|Publication number||US6846743 B2|
|Application number||US 10/147,977|
|Publication date||Jan 25, 2005|
|Filing date||May 20, 2002|
|Priority date||May 21, 2001|
|Also published as||US20020172768|
|Publication number||10147977, 147977, US 6846743 B2, US 6846743B2, US-B2-6846743, US6846743 B2, US6846743B2|
|Inventors||Kazuhiko Endo, Motofumi Saitoh|
|Original Assignee||Nec Corporation|
|Export Citation||BiBTeX, EndNote, RefMan|
|Patent Citations (7), Non-Patent Citations (2), Referenced by (23), Classifications (36), Legal Events (6)|
|External Links: USPTO, USPTO Assignment, Espacenet|
(a) Field of the Invention
The present invention relates to a method for vapor deposition of a metal compound film in a semiconductor device and, more particularly, to a method for deposition of a metal oxide or metal nitride film by depositing monoatomic layers thereof one on another in a semiconductor device.
(b) Description of the Related Art
Along with the recent development of higher integration of LSIs, it is an important subject on the fabrication of LSIs to form a variety of thin films with excellent reliability and uniformity on a silicon wafer. In particular, it is desired that the gate insulating film underlying the gate electrode of a MOSFET have lower leakage current, higher withstand voltage, higher reliability, and uniformity of film thickness. Dielectric films made of SiO2-based material are generally used as the gate insulating films heretofore, and are formed by a thermal oxidation process. On top of the gate insulating film, a polysilicon electrode is generally formed as the gate electrode by using a low pressure CVD (LPCVD) technique.
In the circumstances as described above, the gate insulating film has a thickness as small as 2 nm or less in consideration of the scaling rule of the up-to-date MOSFETs. Such a small thickness of the gate insulating film involves a problem of increase in the gate leakage current. For solving this problem, introduction of metal oxide dielectric films having a higher dielectric constant than the SiO2 film is actively studied. This is considered because the effective film thickness in terms of the thickness of SiO2 film having a dielectric constant of 4.0 can be reduced for an insulating film, if the insulating film has a higher dielectric constant, to obtain an equal insulating capability for suppressing the leakage current.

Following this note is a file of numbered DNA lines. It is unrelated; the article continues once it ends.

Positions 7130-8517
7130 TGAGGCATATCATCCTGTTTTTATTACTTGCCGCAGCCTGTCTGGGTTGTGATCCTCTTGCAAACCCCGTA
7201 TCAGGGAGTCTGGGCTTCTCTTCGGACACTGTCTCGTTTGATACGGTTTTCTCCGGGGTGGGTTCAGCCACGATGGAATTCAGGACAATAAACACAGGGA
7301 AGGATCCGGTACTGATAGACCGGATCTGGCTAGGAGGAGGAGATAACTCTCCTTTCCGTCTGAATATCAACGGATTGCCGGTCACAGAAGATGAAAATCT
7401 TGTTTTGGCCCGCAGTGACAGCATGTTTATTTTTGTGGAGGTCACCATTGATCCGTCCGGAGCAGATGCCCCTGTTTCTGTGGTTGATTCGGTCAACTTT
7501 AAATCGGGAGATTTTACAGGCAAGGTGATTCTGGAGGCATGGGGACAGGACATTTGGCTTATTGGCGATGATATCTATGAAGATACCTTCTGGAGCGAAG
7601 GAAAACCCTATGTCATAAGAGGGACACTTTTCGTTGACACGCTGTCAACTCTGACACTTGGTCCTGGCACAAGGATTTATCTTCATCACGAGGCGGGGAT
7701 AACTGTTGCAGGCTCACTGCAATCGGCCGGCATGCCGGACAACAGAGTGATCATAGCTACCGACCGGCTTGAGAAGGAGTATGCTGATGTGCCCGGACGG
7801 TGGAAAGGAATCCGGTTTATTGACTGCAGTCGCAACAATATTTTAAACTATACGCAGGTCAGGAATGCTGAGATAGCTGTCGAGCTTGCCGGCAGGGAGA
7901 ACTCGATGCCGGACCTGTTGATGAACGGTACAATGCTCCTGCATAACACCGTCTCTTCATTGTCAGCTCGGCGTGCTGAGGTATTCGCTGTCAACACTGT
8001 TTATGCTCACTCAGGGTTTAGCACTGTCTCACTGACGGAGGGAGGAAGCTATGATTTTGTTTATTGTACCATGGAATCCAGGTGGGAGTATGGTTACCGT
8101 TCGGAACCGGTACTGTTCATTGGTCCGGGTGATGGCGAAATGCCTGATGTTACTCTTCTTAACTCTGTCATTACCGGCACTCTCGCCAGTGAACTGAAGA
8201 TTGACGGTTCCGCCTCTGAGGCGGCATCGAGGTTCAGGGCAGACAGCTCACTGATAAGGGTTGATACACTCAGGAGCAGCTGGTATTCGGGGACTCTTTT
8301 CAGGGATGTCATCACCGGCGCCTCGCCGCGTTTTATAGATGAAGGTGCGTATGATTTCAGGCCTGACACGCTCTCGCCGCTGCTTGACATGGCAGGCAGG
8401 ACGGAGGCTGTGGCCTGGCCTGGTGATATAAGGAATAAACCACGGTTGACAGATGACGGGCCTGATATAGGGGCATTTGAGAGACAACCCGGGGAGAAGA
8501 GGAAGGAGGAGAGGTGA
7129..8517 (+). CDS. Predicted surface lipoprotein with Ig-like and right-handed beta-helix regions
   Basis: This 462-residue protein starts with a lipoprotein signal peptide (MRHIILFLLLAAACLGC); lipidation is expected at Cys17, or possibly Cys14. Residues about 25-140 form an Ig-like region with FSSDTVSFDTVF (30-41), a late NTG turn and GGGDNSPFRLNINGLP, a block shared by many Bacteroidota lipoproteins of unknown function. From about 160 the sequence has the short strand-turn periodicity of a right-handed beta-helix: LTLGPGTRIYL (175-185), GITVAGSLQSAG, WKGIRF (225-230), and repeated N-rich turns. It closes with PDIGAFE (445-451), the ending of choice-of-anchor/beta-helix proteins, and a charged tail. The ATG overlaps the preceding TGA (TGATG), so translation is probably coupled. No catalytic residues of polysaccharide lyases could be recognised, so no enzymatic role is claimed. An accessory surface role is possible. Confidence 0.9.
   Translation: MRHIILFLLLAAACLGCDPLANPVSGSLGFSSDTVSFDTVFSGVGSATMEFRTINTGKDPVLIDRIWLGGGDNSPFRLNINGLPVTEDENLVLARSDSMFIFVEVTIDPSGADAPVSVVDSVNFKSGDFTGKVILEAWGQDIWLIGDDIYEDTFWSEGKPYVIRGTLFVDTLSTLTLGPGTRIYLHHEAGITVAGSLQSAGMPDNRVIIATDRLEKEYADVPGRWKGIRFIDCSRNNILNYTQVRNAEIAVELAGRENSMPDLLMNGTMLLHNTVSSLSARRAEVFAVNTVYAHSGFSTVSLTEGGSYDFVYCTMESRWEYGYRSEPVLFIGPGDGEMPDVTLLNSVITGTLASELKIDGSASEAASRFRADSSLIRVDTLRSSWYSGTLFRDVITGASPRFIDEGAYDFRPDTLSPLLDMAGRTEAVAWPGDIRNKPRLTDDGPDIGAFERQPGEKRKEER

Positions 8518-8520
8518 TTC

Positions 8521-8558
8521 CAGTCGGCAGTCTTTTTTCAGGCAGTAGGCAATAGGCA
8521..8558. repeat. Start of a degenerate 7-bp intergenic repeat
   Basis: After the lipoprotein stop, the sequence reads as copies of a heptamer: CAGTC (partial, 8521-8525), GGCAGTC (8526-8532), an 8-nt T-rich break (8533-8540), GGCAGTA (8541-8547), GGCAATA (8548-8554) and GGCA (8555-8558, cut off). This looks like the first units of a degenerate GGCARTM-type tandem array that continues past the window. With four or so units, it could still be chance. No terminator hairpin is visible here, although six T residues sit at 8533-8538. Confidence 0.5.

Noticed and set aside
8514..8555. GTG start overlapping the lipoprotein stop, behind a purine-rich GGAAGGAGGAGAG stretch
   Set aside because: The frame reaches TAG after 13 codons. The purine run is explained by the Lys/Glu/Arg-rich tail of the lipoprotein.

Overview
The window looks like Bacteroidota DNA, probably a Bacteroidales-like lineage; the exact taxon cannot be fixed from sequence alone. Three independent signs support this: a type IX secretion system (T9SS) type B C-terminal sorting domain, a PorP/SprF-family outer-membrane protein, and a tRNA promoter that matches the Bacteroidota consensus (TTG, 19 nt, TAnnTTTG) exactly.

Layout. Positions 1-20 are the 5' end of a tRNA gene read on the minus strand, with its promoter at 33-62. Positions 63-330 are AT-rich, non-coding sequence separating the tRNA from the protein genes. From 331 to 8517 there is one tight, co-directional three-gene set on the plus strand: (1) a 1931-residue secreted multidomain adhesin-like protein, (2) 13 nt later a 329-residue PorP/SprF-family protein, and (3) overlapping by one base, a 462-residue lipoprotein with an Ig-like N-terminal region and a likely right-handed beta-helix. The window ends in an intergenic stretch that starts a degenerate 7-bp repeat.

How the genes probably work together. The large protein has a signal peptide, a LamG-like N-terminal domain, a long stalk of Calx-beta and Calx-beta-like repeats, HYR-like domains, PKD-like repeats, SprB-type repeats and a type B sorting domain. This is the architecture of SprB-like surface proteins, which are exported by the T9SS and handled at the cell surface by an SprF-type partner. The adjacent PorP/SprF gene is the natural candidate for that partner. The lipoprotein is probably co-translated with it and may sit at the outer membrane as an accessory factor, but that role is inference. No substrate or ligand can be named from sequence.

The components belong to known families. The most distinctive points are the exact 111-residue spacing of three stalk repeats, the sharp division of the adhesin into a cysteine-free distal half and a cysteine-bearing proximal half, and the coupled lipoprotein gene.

The metal compound dielectric film should be thermodynamically stable in relation to silicon, and thus introduction of Al2O3, ZrO2, HfO2, lanthanide oxides etc. is considered (refer to, for example, “IEDM Technical Digests 2000”, 653 pp by H. J. Osten). Among others, an Al2O3 film is generally expected as an excellent dielectric film for replacing the SiO2 film because the Al2O3 film has been used heretofore as an insulating film. However, the dielectric constant of Al2O3 is moderate and resides around 10.0. Thus, materials having higher-dielectric constants such as ZrO2 having a dielectric constant of 25, a HfO2 having a dielectric constant of 30 and lanthanide materials are studied for forming the next-generation insulating films. In alternatives, an aluminate film, wherein Al2O3 film is added with zirconium (Zr) or hafnium (Hf), and a silicate film, wherein SiO2 film is added with Zr or Hf, are also expected as the next-generation insulating films (refer to, for example, “IEDM Technical Digests 2000”, 23 pp, by L. Manchanda).
On the other hand, in deposition of a gate insulating film, it is especially important to assure the in-plane uniformity of the film thickness within the wafer. For example, the in-plane uniformity of the film thickness is required to reside within ±5 nm in the case of forming a gate insulating film having a thickness of 1.5 nm in terms of the SiO2 thickness.